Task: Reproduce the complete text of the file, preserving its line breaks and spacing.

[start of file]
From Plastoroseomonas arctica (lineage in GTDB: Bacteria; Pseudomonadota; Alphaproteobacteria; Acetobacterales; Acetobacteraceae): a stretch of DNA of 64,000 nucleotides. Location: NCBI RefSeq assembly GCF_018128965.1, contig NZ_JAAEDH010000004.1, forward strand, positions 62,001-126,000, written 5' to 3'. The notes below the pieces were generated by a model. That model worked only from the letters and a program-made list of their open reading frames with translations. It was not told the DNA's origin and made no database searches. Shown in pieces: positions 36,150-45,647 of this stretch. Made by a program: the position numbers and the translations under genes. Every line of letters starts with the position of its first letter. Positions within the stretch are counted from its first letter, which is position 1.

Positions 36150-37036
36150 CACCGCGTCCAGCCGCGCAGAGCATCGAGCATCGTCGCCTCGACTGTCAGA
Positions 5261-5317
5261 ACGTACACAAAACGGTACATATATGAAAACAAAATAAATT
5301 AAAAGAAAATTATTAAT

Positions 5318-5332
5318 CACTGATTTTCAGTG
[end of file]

From Plastoroseomonas arctica (lineage in GTDB: Bacteria; Pseudomonadota; Alphaproteobacteria; Acetobacterales; Acetobacteraceae): a stretch of DNA of 64,000 nucleotides. Location: NCBI RefSeq assembly GCF_018128965.1, contig NZ_JAAEDH010000004.1, forward strand, positions 62,001-126,000, written 5' to 3'. The notes below the pieces were generated by a model. That model worked only from the letters and a program-made list of their open reading frames with translations. It was not told the DNA's origin and made no database searches. Shown in pieces: positions 36,150-45,647 of this stretch. Made by a program: the position numbers and the translations under genes. Every line of letters starts with the position of its first letter. Positions within the stretch are counted from its first letter, which is position 1.

Positions 36150-37036
36150 CACCGCGTCCAGCCGCGCAGAGCATCGAGCATCGTCGCCTCGACTGTCAGA
Positions 5261-5317
5261 ACGTACACAAAACGGTACATATATGAAAACAAAATAAATT
5301 AAAAGAAAATTATTAAT

Positions 5318-5332
5318 CACTGATTTTCAGTG